There is no sugarcoating what is at stake for the Michigan football team in Saturday’s matchup against No. 14 Penn State.
Win, and the team’s floor — barring shocking upsets against Indiana and Rutgers — is a New Year’s Six bowl game. Lose, and that scenario becomes a lot more difficult. Coupled with the desire to avenge last year’s 42-13 beatdown in Happy Valley, the fifth-ranked Wolverines (7-1 overall, 5-0 Big Ten) simply have more to lose than the Nittany Lions (6-2, 3-2).
Michigan is coming off a bye week riding a seven-game win streak, while Penn State visits Michigan Stadium after escaping with a 30-24 home victory against Iowa.
The Daily breaks down what to watch for in the third game of the Wolverines’ self-proclaimed Revenge Tour.
Containing Trace McSorley
Alternatively, this could just be titled “Devin Bush Jr. needs to have a career game.” Sure, a defense that surrendered 506 yards and five rushing touchdowns a year ago is a call to arms for all 11 guys on the field. But last year, McSorley and now-New York Giant Saquon Barkley did much of their damage from over-pursuing defenders and pure speed. It was a particularly tough night for Mike McCray, who was burned on two of the Nittany Lions’ scoring drives by the duo.
For Bush, spying McSorley effectively is priority number one. McCray wasn’t an answer last year, and Josh Ross or Devin Gil shouldn’t be the replacement. Miles Sanders has displayed All-American ability and could present similar problems, but he’s not Barkley. Thus, eyes are cast squarely on the quarterback. Imagine this scenario: Chase Winovich and Kwity Paye seal the edges, leaving a running gap open up the middle with Penn State receivers streaking up field. Except you don’t have to imagine, because Barkley did it out of the wildcat and McSorley succeeded with it too last season.
McSorley is also a capable passer, of course. Speedster K.J. Hamler is the prototypical slot receiver that can catch the ball and fly behind Michigan’s linebackers. Six-foot-4 Juwan Johnson and 6-foot-5 Pat Freiermuth have combined for five touchdowns themselves. McSorley is a serviceable quarterback, but his 110 rushing attempts this year make the message clear: keep him from taking off.
Keeping the Michigan offense on the field
Michigan ranks seventh in the country in time of possession, averaging around 34 minutes per game on offense. For a Wolverines offense that can be maddeningly slow, it’s easy to dismiss the number. Defensive coordinator Don Brown can tell you why he loves it.
“There were a couple points against Michigan State I’m like — I’m sitting with the guys and Bush is here and Khaleke (Hudson is) here and I’m like ‘Dude, that’s five minutes off the clock,’ ” Brown said. “And that’s huge when you can go out there and just sell your soul to get off the field, and you’re rewarded by the offense just dominating the clock. That’s a big deal.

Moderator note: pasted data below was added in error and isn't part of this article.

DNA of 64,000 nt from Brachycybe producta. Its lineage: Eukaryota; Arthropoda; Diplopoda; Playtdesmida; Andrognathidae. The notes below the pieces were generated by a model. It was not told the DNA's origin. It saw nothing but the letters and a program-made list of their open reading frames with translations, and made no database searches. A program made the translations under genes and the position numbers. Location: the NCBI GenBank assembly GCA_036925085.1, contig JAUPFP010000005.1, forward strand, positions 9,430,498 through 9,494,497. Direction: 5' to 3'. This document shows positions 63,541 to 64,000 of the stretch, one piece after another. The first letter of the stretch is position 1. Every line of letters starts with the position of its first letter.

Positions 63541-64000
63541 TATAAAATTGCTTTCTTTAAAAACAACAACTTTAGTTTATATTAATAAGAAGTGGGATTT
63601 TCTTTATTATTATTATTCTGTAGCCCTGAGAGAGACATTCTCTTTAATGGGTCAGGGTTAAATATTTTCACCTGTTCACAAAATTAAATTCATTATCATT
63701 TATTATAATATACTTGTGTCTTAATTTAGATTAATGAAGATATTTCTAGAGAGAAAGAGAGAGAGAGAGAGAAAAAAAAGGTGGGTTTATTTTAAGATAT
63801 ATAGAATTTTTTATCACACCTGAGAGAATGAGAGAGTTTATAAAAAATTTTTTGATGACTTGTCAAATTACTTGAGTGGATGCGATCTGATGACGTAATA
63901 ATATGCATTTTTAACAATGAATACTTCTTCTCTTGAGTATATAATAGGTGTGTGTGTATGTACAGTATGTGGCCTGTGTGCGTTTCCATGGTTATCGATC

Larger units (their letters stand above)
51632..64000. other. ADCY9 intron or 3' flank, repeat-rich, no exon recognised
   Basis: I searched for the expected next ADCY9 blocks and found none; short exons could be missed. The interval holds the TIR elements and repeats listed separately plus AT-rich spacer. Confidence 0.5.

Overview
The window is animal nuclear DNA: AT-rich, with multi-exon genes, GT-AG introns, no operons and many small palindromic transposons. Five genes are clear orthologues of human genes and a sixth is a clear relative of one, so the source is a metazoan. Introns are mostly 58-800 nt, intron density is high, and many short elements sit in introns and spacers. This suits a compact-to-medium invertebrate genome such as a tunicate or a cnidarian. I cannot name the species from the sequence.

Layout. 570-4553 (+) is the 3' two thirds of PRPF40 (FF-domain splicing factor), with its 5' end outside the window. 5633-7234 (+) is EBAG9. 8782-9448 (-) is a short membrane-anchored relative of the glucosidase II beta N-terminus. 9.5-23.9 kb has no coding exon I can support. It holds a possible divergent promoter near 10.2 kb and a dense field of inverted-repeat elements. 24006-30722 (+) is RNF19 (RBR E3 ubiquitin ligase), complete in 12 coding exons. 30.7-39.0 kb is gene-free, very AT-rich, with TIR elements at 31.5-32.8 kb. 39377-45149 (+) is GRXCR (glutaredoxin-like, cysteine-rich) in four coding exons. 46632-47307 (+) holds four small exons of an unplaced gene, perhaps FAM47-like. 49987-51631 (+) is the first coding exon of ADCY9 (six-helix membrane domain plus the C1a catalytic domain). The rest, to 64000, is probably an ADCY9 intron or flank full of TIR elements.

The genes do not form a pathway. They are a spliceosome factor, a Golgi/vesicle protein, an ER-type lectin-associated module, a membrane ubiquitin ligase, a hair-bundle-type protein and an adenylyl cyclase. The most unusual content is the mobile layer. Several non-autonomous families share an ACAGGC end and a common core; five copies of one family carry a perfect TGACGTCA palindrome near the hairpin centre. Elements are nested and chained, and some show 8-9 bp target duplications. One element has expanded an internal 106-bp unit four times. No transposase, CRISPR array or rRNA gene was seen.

Don’t have to score, but field position and giving you the rest so you can be 100 miles an hour, that’s a big deal.”
Brown even put on his research cap on to dissect the impact even further.
“I did this study last year on us, and when we are below 70 snaps — in the sixties — we’re pretty good now,” Brown said. “When we get into the high seventies, eighties, that’s when trouble starts. That’s when fatigue’s done, concept is out there and it’s a bad deal.
“In the last seven games, we’re somewhere high-forties to mid-sixties, which is a heck of a deal. I think if you asked a couple Big 12 defensive coordinators, they’d take it and run.”
Penn State averages nearly 84.9 defensive plays per game, and 92 its past three games. Keeping Michigan’s offense on the field seems easier said than done, but it could be the key to topping a team that lost some playmakers.
Tarik Black is back
On Tuesday, senior wide receiver Grant Perry offered some encouraging, but curious insight regarding the health of Black, who is eyeing his first game action of the season after fracturing his left foot. He also missed the last 10 games last year from a broken right foot, earning him a medical redshirt.
“Coming back from an injury like that, there’s going to be some cloudiness coming back on the field, definitely some doubts,” Perry said. “He’s definitely overcome that gap and he’s back to being Tarik.”
What does being Tarik mean? Based on limited anecdotes from one spring game and three games over a year ago, it means being a playmaker that can spread the field that much more. Black can catch the deep ball, and can also play inside like he did when catching his first and only touchdown in his career debut against Florida in 2017.
Coinciding with improvements made by counterparts Donovan Peoples-Jones and Nico Collins, and tight end Zach Gentry, the various formations that the Wolverines can employ with Black in the lineup could leave opposing defensive coordinators sweating.
Penn State has the offensive weapons to expose holes in Michigan’s defense. But its offense is still worse than last year, and the Wolverines’ defense is the same, if not better. McSorley doesn’t have the same parachute to get out of tricky situations.
Michigan’s offense, on the other hand, has trended upward week over week. Penn State’s defense has allowed at least three touchdowns in four straight games. And yeah, Shea Patterson in Ann Arbor is an improvement over John O’Korn in Happy Valley, to put it mildly.
Prediction: Michigan 28, Penn State 17